Wednesday, December 17, 2008
I am departing from my usual topics today to take part in an important and innovative campaign to increase public awareness of the need to keep our food pantries well-stocked. As part of Blogging Out Hunger, bloggers from all over New Jersey are posting information today about the increased demand being put on the food pantries in our state and how everyone can help.
More than 35 million Americans, including 12 million children, either live with or are on the verge of hunger. In New Jersey alone, an estimated 250,000 new clients will be seeking sustenance this year from the state's food banks. But recently, as requests for food assistance have risen, food donations are on the decline, leaving food bank shelves almost empty and hungry families waiting for something to eat.
The situation is dire, no more so than at the Community FoodBank of New Jersey (CFBNJ), the largest food bank in the state, where requests for food have gone up 30 percent, but donations are down by 25 percent. Warehouse shelves that are typically stocked with food are bare and supplies have gotten so low that, for the first time in its 25 year history, the food bank is developing a rationing mechanism.
As the state's key distributor of food to local banks – serving more than 500,000 people a year and providing assistance to nearly 1,700 non-profits in the state – the stability of replenishment of the CFBNJ is essential to ensuring that individuals in need have access to food.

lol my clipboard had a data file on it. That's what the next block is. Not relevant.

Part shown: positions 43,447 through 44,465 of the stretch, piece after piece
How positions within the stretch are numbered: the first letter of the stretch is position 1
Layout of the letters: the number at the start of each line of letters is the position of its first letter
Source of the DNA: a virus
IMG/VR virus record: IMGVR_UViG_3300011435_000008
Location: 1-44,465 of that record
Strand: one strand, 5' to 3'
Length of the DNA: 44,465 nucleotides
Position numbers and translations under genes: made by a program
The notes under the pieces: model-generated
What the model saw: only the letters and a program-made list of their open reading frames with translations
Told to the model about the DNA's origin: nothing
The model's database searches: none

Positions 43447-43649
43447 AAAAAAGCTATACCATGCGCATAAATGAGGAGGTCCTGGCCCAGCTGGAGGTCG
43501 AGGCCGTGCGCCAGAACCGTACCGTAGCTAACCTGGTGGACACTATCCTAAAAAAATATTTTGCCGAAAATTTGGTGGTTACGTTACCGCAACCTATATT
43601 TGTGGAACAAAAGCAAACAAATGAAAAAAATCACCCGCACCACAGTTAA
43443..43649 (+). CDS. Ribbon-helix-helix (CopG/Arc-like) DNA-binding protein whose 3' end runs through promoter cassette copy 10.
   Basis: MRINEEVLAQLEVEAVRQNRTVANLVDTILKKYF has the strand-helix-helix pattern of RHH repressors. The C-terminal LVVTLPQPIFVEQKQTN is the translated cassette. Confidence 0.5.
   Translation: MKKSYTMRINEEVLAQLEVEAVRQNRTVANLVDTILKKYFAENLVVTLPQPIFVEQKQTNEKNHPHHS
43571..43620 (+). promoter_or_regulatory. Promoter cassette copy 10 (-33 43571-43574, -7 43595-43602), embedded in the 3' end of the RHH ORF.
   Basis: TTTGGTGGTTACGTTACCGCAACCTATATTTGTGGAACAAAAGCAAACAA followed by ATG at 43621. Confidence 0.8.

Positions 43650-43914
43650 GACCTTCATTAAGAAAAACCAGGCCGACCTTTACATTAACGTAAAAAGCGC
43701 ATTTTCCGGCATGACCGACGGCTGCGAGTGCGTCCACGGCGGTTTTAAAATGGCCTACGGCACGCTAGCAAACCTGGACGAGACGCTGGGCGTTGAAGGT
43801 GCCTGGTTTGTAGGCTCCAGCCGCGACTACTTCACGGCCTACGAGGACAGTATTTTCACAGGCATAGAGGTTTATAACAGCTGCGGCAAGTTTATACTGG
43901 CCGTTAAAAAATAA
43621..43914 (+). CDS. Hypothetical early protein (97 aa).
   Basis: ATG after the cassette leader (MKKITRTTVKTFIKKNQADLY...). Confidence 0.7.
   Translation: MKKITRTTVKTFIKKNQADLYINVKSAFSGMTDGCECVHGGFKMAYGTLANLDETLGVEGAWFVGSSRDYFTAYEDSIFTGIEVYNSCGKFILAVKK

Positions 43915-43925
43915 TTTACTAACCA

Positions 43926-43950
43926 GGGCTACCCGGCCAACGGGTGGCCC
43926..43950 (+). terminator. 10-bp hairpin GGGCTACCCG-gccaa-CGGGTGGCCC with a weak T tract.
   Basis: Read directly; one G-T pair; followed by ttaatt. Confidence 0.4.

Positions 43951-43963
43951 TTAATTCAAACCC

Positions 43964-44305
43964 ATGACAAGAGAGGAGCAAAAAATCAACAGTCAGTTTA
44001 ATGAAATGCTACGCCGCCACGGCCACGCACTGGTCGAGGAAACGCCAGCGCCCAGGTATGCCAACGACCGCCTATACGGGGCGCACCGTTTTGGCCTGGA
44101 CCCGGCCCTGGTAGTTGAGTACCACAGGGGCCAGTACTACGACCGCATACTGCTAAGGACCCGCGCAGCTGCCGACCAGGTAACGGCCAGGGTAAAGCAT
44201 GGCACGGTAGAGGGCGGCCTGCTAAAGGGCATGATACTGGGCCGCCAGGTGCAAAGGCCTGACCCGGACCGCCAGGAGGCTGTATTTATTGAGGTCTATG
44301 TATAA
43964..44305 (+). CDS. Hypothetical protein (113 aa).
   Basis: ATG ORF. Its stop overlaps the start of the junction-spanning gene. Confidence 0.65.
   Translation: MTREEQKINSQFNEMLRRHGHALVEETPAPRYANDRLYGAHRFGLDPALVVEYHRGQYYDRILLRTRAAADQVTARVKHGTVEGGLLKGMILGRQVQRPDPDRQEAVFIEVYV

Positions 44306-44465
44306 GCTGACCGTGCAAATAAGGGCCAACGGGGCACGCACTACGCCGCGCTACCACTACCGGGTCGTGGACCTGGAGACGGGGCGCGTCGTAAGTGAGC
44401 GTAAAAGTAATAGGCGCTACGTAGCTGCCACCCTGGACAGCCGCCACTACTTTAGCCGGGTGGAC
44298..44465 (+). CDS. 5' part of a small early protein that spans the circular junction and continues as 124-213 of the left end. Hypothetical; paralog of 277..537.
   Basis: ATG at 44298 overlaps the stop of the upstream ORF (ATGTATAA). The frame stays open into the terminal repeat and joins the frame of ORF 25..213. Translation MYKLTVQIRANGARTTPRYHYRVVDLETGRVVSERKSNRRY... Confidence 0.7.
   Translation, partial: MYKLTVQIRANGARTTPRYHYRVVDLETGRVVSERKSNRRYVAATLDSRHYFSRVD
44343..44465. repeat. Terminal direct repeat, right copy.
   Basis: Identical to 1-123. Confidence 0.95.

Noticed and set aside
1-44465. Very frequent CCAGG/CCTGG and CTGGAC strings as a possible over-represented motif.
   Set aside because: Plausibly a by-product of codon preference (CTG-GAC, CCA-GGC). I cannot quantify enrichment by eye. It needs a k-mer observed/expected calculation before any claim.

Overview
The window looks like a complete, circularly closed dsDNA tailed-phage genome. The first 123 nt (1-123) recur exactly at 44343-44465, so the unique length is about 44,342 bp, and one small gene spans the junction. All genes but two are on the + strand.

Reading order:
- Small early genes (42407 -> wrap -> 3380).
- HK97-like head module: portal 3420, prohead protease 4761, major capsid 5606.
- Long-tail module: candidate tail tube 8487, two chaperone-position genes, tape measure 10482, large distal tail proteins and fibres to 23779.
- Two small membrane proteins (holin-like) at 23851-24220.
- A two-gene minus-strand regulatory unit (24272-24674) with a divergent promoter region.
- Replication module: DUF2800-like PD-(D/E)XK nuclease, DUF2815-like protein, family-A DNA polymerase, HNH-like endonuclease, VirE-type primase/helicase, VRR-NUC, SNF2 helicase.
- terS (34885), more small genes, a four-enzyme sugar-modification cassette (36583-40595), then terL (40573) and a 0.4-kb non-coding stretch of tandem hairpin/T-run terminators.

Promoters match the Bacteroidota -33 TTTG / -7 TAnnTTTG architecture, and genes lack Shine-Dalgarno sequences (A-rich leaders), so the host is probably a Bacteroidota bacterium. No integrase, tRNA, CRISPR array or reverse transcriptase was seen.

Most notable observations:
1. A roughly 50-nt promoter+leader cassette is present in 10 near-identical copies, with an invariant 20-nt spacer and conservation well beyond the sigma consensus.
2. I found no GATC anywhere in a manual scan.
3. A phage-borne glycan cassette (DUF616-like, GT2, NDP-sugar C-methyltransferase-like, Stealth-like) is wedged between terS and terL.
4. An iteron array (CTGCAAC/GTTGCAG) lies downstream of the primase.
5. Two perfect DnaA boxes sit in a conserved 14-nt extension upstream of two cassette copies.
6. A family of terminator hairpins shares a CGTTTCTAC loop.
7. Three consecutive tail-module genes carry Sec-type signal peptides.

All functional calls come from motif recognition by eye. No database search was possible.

If everyone could just do a little, it would help those in need a lot. To help, people can:
- Make a monetary contribution: Visit www.njfoodbank.org.
- Donate food: Drop off a bag of food at your local food pantry.
- Organize a food drive: Just call 908-355-FOOD.
- Help "Check Out Hunger:" Look for the "Check Out Hunger" coupons at your local supermarket and donate. No donation is too small.
Below is a list of participating blogs. Given all the layoffs and citbacks at New Jersey news organizations this year, blogs are likely to become an even more important means of obtaining information in the Garden State.